“Three centuries of experience have done nothing to teach Nova Scotia governments how to use energy resources. Will the next 10 years be any different?”
So teases Dartmouth author Richard Starr at the recent Halifax launch of his challenging new book "Power Failure”.
Anyone who pays a power bill, either directly or through one’s rent, would like the answer to this question. The bills paid today result from decisions made decades ago, he said.
Starr said he wrote “Power Failure” as a “public Briefing Note to give readers a better sense of the background to the daily headlines about energy issues – and to give harried researchers a firmer footing than I had when faced with the complexity of the offshore back in 1997.”
And he goes back to 1720 in his easy-to-read 264-page book published by Formac. Originally he planned to consider events up to 2008 “ending with the Conservative Crown Share love-in (Rodney MacDonald and Peter MacKay smiling) on the waterfront.”
“But, I’ve had to include events up to the end of 2010 and point the question about the next 10 years at a government I worked to get elected,” said Starr, a respected journalist and veteran NDP researcher and political staffer.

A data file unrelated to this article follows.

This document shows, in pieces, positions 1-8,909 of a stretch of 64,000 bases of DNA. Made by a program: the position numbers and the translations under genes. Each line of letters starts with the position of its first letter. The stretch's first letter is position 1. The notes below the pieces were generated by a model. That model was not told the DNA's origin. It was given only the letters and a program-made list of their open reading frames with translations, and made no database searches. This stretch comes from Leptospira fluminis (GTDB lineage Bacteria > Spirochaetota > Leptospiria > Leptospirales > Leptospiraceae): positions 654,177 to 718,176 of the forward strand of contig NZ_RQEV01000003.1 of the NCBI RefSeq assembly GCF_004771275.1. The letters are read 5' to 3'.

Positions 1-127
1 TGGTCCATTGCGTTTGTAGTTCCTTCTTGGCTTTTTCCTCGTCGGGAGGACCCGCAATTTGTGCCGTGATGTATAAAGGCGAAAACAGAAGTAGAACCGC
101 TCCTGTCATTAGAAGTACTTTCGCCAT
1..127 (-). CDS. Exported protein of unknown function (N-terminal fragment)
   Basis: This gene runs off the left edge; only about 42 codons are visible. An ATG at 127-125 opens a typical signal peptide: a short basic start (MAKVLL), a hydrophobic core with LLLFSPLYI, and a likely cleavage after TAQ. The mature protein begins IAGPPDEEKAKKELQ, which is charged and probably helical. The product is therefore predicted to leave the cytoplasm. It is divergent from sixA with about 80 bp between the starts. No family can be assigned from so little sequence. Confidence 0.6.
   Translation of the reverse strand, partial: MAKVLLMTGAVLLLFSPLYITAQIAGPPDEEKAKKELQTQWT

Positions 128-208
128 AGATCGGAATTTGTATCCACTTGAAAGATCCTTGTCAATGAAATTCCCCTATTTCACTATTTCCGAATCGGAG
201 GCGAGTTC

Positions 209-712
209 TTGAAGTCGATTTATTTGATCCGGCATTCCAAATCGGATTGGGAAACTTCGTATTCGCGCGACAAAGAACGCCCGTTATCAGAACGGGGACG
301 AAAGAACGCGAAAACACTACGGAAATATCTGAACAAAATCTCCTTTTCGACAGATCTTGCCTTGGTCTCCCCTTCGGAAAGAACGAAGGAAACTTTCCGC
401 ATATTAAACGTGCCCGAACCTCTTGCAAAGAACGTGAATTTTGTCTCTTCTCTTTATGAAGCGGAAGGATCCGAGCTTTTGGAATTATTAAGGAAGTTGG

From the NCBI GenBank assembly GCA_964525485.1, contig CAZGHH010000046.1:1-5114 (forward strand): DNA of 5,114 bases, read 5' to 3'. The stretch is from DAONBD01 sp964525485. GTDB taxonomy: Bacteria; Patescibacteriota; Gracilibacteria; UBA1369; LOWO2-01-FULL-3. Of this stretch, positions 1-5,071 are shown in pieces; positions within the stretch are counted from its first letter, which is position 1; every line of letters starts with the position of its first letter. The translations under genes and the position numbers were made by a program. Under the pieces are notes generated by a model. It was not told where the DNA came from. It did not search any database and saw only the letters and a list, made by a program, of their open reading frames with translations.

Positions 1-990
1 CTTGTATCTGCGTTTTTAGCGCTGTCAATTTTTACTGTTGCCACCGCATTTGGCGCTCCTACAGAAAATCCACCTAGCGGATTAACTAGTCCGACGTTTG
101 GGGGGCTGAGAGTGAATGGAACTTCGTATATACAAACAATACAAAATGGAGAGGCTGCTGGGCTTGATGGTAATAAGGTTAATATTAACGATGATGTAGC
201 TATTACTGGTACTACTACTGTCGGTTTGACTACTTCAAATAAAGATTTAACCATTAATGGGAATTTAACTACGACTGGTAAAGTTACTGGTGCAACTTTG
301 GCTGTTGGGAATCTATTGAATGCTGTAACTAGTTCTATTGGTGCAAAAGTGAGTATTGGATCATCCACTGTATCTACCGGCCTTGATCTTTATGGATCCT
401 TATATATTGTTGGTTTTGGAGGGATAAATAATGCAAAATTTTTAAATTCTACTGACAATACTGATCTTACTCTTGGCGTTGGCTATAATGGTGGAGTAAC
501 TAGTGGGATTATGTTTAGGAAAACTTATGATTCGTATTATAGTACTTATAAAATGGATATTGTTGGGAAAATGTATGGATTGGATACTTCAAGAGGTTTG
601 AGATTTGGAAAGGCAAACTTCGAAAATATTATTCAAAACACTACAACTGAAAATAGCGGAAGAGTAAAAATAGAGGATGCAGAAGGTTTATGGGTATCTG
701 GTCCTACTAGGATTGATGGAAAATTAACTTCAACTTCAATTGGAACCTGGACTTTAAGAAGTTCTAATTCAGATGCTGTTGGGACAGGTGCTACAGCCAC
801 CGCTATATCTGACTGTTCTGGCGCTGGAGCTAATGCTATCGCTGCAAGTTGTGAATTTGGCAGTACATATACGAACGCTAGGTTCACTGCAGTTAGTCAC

While Starr acknowledges that politics will likely never be completely removed from energy decision-making, “that doesn’t mean we shouldn’t try to lower the political temperature or open up the opaque and centralized process in which top politicians, utility executives and other business interests control the information and announce the decisions.”
“Planning and operation of a regional power grid should be turned over to an arm’s-length entity whose sole concern is the future energy supply in the region, not the next election or next quarter’s report to shareholders,” he said.
Starr’s audience included a sampling of the who’s who of the NS NDP past and present – Alexa McDonough, Robert Chisholm, Wendy Lill, Howard Epstein, Dan O’Connor, Bill Zimmerman, and Rick Williams -- and the Ecology Action Centre’s current director Mark Butler and past energy expert Brendan Haley.